Losing grip – getting up to speed
Anyone who has ever driven an RC car, is probably familiar with the most common question from casual observers: “How fast is it?” I suspect this is one of the main reasons why high speed runs have gotten so popular recently – it must be pretty cool to be able to answer that “Well, today I’ve only hit 106 mph, but it’s still early morning and I expect to reach 110 as soon as the sun has warmed up the asphalt”. Impressive. Me? I go: “Well, since it’s a drift car I might be able to hit 20 mph. Downhill, with a tailwind, if I accelerate carefully.” Not impressive.
Actually, I have no idea how fast my car actually is, except that it is fast enough. Fast enough, and pretty scale accurate, which makes it a joy to watch. I find it pretty fascinating how closely an rc drift car mimics the real thing, considering that the laws of physics doesn’t translate very well when downsizing. While the length of my Camaro or Nissan is a tenth of the real thing, the weight is roughly about one thousandth, but since it’s driven only on flat surfaces this doesn’t really show. I don’t do any jumps, I don’t bounce on any rocks – two things that immediately makes it very obvious that an RC car behaves in a different way than it’s real scale counterpart. A Traxxas Slash doing a twenty feet jump, well, that would be two hundred feet in real life. Ain’t gonna happen. So I stay planted on the ground and go sideways, and truly enjoy trying to look as the real thing driving.
So, this ever present question of how fast it is, got me considering of scale speed, and I believe RC drifting hits the mark. In Formula Drift, entry speeds might be roughly 60 to 100 mph at the very most. In Red Bull Car Park Drift probably a fair bit slower than that. Scale it down to RC drifting, and that means a speed range that goes from baby crawling speed, up to a slow jog, with most of the time spent at walking speed. If you’re into filming and photography, this is very convenient. I took the pictures for todays column with my sun driving around me, and me essentially just turning on the spot, taking the occasional step to follow the car. Perfect.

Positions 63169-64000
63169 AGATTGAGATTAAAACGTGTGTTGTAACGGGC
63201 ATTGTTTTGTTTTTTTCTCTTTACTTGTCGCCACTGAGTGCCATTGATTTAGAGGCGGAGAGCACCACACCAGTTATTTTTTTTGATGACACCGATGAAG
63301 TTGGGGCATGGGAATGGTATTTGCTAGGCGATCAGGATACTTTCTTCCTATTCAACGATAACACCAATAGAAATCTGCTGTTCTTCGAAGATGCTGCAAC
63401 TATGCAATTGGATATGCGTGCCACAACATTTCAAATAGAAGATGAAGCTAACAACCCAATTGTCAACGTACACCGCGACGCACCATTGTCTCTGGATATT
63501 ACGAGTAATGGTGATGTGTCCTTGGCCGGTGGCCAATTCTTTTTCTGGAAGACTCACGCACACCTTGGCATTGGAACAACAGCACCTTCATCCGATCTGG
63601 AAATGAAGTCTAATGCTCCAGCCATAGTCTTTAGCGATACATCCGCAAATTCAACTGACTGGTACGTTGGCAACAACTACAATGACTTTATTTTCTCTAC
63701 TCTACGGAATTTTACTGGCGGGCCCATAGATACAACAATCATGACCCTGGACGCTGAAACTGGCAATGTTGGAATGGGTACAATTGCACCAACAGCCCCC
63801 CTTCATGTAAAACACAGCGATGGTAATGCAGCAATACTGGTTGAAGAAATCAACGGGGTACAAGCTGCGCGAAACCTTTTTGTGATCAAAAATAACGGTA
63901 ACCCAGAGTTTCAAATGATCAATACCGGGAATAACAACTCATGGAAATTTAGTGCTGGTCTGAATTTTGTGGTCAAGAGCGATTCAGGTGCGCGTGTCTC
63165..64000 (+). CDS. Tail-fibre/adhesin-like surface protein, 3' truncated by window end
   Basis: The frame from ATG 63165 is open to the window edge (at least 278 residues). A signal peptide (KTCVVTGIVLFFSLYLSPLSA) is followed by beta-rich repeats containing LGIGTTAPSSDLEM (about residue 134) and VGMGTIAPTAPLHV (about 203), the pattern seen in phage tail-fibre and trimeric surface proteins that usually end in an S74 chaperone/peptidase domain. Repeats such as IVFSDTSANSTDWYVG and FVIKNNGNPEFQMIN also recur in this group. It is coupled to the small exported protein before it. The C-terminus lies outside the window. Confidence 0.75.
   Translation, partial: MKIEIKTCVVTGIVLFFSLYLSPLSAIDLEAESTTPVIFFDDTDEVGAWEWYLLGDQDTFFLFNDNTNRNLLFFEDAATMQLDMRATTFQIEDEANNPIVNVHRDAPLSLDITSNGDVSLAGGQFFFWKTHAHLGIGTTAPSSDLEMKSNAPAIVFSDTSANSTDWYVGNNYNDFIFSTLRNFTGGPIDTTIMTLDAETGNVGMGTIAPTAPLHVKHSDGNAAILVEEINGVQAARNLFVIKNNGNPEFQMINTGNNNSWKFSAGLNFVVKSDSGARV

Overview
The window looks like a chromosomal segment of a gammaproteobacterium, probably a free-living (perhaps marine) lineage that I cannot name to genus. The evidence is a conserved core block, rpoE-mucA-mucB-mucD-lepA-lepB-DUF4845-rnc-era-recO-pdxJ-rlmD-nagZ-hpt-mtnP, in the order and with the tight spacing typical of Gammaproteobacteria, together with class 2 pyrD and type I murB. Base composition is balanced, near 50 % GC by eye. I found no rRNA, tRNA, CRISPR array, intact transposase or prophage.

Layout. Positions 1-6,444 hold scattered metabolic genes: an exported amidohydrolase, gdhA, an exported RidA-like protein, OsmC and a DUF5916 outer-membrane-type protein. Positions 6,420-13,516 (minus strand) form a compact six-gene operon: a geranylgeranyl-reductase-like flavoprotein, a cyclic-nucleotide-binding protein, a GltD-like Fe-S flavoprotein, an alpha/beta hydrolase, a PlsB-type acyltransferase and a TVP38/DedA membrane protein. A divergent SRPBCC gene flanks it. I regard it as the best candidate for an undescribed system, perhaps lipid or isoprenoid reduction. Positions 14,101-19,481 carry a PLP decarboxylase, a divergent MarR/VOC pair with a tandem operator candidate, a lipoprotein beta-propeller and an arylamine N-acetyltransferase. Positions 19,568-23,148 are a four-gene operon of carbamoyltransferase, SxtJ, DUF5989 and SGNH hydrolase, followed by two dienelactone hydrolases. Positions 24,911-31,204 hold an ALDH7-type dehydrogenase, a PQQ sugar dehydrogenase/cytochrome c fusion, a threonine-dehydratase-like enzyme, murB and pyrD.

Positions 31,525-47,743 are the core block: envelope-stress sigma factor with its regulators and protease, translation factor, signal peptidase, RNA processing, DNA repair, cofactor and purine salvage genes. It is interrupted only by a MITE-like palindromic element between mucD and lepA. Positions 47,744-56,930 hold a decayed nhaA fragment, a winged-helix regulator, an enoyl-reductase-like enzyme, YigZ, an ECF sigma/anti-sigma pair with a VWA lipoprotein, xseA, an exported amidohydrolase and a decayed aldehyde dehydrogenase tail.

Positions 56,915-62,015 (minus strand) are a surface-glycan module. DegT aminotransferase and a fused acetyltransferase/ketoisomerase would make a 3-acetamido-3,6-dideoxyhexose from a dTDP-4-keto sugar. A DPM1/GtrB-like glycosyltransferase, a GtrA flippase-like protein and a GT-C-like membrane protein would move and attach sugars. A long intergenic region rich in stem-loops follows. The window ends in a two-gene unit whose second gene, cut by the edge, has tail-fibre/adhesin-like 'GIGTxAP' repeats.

This accurate scale speed bug that recently bit me, also had me having a second look at my favorite drift spot. It turns out this place is not only close to home and in a nice part of the botanical gardens, but it is also a good size for a realistic track. For track design I utilize crayons. High tech and expensive, I know, but that what it takes if you want to run with the best. It takes me but a couple of minutes to design something decent – a few slow, tight turns, and a couple of sweeping bends – all easily fitted within fifteen by fifty feet. But I have quickly come to realise that track design takes some skill, and that different types of track requires different setups. That’s what I am working on now, trying to figure out where my preference lies. Aiming for higher speeds and longer drifts, or going slow through intricate combinations of curves?
While I am still trying to establish some kind of personal drift style (long way to go, I tell ya), it seems to me that the rest of the drift world is going for speed. Weight is being moved ever further back, for more rear traction. It wasn’t long ago that Yokomo released a rear ESC mount for their YD2-chassis, in order to get more weight on the rear axle.
So what then, is MST up to? I am intrigued by their recent announcement of the MST FXX 2.0 KMW, with the motor up front and aligned length wise. Not what I had expected, so I am really curious to see more details on this kit. Regardless, it is bound to be awesome. In my very first column, I mentioned how different kit names can be rather confusing, but this one makes perfect sense: I believe that KMW stands for Krazy aMount of Wop-ups. At least judging by the MST RMX 2.0, which is absolutely loaded with fancy aluminum bits and pieces. I expect the FXX 2.0 KMW to be in the same vein – lots and lots of upgrades. I want one!
On that note I shall leave you for this week. Get out there, lose grip and go sideways!
Oh, and don’t forget, hit this link to read a few more columns.